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Hack Clock

A hackable alarm clock, built for experimentation and learning

Lesson One: Change the Time

We've wired up the display and so far all we see is... "0:0." Exciting.

What we want to see is the current time. Open up the Hack Clock IDE again, and take a look at the code we loaded for Lesson One.

Screenshot of editing code

We have a lot of oddly-shaped rectangles and puzzle pieces connected here. Let's make sense of it all. First off, the toolbox:

The IDE's toolbox

The toolbox is on the left edge of our integrated development environment, or IDE. From here we can open a drawer in our toolchest, pick a block to use, and then drag it over to the workspace. Click on the "Display" label on the toolbox - you will see a set of blocks appear just to the right of that list. Try to drag a block from the toolbox onto the plain white workspace - you should be able to drag-and-drop it anywhere there is free space. The block should click into place. After that, drag the block into the trash icon in the bottom-right. The block should dissapear.

Each block represents either an "action," a "value," or a "variable." Let's look at "actions" first.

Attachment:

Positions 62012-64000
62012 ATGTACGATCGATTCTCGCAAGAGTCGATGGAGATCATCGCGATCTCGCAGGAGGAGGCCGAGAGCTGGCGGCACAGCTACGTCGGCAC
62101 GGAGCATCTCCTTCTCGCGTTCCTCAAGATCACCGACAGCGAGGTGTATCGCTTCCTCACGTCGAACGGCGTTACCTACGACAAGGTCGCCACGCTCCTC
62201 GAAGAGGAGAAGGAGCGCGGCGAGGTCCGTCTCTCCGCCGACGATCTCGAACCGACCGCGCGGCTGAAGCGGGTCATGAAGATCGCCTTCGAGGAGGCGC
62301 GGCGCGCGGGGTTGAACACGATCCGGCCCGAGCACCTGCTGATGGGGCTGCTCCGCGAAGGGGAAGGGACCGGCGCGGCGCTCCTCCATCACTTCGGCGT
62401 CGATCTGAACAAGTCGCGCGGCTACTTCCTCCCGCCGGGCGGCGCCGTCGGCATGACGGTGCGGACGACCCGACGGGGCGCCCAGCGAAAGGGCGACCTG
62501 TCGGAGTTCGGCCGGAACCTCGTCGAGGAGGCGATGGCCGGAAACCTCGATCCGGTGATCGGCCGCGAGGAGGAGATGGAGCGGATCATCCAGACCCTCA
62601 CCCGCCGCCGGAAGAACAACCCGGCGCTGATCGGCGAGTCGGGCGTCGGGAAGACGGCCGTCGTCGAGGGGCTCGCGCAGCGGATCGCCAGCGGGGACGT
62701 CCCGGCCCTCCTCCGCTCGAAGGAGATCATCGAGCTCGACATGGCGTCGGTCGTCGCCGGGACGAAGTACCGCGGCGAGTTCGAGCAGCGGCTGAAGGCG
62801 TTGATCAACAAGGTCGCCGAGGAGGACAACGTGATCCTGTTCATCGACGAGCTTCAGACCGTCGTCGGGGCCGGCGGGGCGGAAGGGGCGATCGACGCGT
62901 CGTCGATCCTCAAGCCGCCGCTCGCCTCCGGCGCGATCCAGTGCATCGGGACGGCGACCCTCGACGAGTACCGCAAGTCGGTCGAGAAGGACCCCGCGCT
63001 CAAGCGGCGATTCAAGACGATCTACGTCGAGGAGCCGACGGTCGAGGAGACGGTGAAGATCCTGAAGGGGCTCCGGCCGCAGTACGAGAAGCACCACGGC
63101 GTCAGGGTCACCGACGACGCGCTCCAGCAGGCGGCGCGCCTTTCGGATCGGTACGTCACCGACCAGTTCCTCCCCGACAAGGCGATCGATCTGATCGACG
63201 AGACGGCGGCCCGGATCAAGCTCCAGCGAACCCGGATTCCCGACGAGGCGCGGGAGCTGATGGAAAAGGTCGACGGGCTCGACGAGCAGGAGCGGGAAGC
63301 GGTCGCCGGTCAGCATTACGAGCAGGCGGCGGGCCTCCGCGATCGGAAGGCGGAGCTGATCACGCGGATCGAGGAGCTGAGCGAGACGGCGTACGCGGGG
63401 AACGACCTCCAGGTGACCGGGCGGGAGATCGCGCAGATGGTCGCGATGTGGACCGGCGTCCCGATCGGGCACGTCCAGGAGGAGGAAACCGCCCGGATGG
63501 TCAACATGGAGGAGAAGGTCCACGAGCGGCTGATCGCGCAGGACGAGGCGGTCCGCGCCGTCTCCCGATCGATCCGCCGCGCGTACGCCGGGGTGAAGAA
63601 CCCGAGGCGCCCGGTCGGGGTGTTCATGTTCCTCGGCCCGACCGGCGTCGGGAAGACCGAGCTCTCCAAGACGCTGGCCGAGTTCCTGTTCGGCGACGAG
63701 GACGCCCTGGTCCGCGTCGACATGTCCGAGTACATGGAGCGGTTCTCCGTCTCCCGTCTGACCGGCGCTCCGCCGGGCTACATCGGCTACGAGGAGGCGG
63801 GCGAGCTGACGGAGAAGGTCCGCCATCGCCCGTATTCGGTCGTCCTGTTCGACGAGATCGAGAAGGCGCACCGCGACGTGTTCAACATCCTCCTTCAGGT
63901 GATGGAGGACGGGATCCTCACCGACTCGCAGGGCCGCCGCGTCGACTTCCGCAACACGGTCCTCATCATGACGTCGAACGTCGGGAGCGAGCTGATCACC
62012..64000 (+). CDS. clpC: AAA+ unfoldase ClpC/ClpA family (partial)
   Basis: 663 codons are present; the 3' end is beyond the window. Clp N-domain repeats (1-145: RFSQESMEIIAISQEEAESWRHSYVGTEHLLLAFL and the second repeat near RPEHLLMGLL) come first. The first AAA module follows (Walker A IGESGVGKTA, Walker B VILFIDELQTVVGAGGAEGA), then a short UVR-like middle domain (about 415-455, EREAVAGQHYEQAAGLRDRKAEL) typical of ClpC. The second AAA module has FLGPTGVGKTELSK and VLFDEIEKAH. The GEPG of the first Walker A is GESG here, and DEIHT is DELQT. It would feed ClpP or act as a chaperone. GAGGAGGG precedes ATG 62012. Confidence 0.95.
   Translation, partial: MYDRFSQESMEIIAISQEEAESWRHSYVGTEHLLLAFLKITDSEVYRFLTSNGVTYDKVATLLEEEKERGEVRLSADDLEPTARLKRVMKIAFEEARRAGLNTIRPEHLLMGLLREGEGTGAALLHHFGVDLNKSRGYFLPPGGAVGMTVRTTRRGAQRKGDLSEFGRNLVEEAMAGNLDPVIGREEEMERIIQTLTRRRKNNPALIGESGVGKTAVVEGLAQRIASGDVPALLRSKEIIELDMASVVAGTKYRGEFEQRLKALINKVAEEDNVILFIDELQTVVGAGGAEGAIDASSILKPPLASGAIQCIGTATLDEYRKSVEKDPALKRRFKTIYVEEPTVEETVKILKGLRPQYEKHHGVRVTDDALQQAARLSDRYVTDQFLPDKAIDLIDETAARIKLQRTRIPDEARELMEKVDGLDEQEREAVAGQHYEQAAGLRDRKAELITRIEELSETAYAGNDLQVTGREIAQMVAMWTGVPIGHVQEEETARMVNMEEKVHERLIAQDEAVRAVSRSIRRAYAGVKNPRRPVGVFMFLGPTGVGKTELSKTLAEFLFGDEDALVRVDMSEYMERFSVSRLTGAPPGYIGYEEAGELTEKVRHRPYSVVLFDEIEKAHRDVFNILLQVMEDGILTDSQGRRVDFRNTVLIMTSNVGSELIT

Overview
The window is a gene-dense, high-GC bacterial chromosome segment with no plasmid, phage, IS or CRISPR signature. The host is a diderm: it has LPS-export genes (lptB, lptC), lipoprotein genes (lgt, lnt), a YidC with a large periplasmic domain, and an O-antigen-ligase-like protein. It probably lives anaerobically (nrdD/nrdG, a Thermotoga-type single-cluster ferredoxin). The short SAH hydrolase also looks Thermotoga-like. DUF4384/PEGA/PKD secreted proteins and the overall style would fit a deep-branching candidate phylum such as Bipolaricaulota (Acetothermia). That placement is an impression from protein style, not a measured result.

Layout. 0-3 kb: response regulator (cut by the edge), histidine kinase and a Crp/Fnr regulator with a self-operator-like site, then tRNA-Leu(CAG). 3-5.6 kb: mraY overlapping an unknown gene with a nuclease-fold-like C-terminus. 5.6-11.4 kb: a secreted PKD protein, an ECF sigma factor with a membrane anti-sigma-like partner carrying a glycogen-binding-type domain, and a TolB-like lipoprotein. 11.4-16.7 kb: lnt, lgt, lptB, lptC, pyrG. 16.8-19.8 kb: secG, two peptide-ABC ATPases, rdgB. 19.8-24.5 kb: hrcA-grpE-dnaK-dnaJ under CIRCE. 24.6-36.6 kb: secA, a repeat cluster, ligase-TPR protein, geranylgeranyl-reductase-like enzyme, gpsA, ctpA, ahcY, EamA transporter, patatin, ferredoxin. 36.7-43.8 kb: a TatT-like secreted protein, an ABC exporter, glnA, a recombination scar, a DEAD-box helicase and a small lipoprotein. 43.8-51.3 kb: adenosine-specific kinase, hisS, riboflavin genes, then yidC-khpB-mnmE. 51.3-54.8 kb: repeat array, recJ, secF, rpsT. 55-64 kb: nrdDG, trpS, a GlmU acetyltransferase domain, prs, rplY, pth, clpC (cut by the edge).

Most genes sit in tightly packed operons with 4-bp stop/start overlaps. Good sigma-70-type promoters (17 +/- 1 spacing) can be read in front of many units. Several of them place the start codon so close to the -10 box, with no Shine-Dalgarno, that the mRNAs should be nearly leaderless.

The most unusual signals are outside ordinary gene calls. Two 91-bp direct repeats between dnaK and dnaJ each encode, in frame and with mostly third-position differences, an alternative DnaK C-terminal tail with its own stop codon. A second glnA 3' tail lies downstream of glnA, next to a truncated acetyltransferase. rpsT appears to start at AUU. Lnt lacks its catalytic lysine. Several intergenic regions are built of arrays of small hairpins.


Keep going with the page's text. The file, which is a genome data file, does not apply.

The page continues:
The actions within our blocks

Actions usually connect to a value or a variable, but they don't necessarily need to. Each action does something useful - such as make a number light on the display or play some music. Actions can also be connected to other actions from the top or bottom, so that actions can execute in a sequence. If an action is snapped on top of another action, the top action will execute and then the bottom action will execute next.

Let's look at values next:

Values within our blocks IDE

Values are like set-in-stone facts about our world. The number "0" is always zero, the letter "B" is always a capital b. I can't force a "0" to be equal to one - it is always the same. Here you can see values highlighted like numbers or brightness.

If you look at the Lesson 1 code, reading from top to bottom, we can see that a stack of actions are telling the display to turn on the colon lights, turn off the evening indicator, set the hours digits to "0," set the minutes digits to "0" and set the brightness level to "normal."

What does the little block named "LED Display" do? Right now let's think of it like a value, since we can't change the meaning of it. This will always operate the light-up display.

Now let's change the minutes and hours digits that are showing on the display. Change the hours to "12" and set the minutes to "33", then click on the save button in the top-right corner: Save Button.

Values within our blocks IDE

Once you save your changes, the clock should re-start itself. The display will blink, and you should see it now display "12:33." Congratulations! You can now make the display show whatever you wish!

Next up - try adjusting the brightness. Set it to the highest value of "brightest", and the lowest value of "off." Set it for a few values in between. What level of brightness do you like most?

Next up - Show the Time Like a Real Clock